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JC Pinkerton

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Andrew Jackson Takes The White House
By JC Pinkerton   
Rated "G" by the Author.
Last edited: Thursday, May 29, 2008
Posted: Sunday, June 19, 2005

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As early as 1829, people of the new Western Frontier rejoiced. Why were they so happy?

On March 4, 1829, Andrew Jackson,  frontiersman, moved east to become the seventh President of the United States. Up until this time, all the presidents before him had either been well-to-do men from Virginia, or members of Boston's mighty Adams family.

Along came Jackson, a plain and simple man who came from a log cabin in the Carolina backwoods. Jackson was born March 15, 1767, in Waxhaw South Carolina. His father passed away before he was born leaving the family quite poor.

As a youth Jackson seemed to enjoy getting into fights, and even enlisted in the American Revolution when he was only thirteen years old. After the war, he experimented with farming and working in stores, and later became a famous Indian fighter.

When he was in his twenties, he married, and still didn't know how to read or write until his wife taught him.

Who would have thought he would one day be President of a great nation?

People started calling him "Old Hickory" and he became a hero known throughout the entire West. History tells that Sam Houston admired Jackson greatly. When Jackson took office as the President of the United States, frontier people came in great crowds to see their champion. 

They didn't get all decked out for the occasion. Instead, they wore homemade clothes and coonskin caps to the grand inauguration party. Andrew Jackson had invited the whole nation.

The people gathered in the streets until the guards were unable to hold them back. Soon they bolted through the White House doors like a herd of wild buffalo. People were packed so tight that many items like dishes and vases were broken, and men stood in good chairs with muddy boots just to get a better view.

It became so bad that attendants served large tubs of punch as bait, outside on the White House lawn. It worked, and the crowds gathered on the green for treats and conversation.

To this day, there has never been an inauguration party like that one. The Chief Justice of the Supreme Court said, "The wild asses of the West, led by Andy Jackson, will ruin the government." 

Andrew Jackson served eight years as President of the United States. Jackson died on June 8, 1845 at his home, the Hermitage in Nashville Tennessee.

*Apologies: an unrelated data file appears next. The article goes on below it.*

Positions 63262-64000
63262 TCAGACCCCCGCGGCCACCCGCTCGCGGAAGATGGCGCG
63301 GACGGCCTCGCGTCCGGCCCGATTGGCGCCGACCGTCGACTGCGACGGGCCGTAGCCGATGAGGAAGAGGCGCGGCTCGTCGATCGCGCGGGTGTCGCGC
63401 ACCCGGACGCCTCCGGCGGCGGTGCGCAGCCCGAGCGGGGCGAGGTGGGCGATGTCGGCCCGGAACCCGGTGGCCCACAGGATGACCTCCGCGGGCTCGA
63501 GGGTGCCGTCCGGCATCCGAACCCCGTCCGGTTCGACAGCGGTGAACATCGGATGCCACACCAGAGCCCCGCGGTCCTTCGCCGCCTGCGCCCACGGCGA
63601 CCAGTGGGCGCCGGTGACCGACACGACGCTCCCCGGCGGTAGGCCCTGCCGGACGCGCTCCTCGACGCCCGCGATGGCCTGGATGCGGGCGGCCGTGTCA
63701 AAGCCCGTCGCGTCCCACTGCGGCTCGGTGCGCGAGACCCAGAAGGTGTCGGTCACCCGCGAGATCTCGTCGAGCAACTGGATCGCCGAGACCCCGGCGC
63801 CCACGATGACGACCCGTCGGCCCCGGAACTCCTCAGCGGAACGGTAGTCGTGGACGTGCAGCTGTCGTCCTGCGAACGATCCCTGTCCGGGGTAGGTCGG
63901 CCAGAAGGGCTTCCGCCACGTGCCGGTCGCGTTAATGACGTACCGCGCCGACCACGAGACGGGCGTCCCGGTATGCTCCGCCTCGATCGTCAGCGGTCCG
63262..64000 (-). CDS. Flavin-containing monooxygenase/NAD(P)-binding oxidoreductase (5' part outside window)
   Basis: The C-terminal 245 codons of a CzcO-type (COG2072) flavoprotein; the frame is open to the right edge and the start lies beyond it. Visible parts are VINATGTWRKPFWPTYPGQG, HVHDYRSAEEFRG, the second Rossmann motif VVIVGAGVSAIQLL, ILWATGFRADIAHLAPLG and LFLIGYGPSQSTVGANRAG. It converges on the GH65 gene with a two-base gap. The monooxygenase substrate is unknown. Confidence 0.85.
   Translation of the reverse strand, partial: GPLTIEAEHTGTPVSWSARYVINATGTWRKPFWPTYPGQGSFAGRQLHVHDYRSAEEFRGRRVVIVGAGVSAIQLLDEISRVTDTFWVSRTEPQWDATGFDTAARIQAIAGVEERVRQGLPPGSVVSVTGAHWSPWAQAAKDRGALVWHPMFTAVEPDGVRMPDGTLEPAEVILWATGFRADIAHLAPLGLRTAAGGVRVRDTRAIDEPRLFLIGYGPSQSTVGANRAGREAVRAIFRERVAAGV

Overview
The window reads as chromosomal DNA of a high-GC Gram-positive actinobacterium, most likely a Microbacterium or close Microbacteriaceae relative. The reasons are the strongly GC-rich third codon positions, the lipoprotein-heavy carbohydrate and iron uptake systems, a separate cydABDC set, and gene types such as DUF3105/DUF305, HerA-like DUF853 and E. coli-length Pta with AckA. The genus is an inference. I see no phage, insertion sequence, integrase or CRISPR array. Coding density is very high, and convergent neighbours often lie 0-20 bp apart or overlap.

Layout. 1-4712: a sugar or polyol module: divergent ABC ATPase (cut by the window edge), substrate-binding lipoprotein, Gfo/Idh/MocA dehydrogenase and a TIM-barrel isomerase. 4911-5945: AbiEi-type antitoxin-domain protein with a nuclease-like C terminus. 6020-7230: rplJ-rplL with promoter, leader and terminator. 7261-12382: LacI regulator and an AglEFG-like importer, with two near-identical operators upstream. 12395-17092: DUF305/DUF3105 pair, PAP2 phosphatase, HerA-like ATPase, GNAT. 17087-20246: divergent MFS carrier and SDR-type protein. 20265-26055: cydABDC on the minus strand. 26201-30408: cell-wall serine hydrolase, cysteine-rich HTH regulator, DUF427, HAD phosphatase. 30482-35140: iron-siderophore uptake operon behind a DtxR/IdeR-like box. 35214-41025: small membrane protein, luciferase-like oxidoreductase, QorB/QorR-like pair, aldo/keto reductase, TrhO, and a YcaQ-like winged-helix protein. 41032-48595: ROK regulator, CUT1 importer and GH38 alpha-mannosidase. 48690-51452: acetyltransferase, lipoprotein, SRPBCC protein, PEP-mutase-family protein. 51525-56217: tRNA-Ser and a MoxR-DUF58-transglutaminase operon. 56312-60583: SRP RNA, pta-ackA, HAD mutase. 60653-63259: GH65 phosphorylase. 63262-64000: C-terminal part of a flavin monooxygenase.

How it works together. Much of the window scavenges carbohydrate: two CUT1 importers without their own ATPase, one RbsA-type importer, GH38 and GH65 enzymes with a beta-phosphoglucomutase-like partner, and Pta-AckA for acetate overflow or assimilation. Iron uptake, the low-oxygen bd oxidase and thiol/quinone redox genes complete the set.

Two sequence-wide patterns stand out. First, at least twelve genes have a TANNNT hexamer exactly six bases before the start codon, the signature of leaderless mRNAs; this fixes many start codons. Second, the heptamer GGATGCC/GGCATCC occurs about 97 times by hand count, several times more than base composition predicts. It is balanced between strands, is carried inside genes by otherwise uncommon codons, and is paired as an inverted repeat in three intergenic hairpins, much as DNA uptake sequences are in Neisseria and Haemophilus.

Firth, Leslie. Who Were They? New York.
Our Great Heritage. Chicago.
The Look Up Book of Presidents. NY
The Golden Book: History of the United States.N.Y., 1963.

© 2001 jcpinkerton  

Web Site: JC Pinkerton

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Reviewed by Larry Lounsbury 2/26/2007
I really enjoyed your attention to detail. History is a great adventure.
Reviewed by Robert Williams 6/26/2005
The Chief Justice of the Supreme Court who was quoted as saying "The wild asses of the West, led by Andy Jackson, will ruin the government" was speaking prophecy.

When Andy Jackson told the Cherokees to walk to Oklahoma, the Cherokees took their case to the Supreme Court saying they had legal title to their land. The Supreme Court agreed and ruled in favor of the Cherokees. Andy Jackson, noticing that he was Commander-in-Chief of the military and that the Supreme Court was without an army, taunted the court to back up their ruling saying "Marshall has made his decision, now let him enforce it!" Jackson then unconsititutionally and illegally forced the Cherokees to walk to Oklahoma where 10,000 died enroute in that "Trail of Tears".

Why we put portraits of such criminals on our 20 dollar bills is beyond me. Next they'll put Bush-n-Blair on our new U.N. dollars!

And Sam Houston, whose wife was Cherokee, would be an unlikely fan of Andy Jackson! If Houston ever was, he didn't remain so for long. Andy Jackson became a terrible, Constitution-trampling President just as that Supreme Court Justice predicted.

A good biography on Andy Jackson is Robert V. Remini's "Andrew Jackson" (1966) and Remini's "Andrew Jackson and the Course of American Empire, 1767-1821 (1977).

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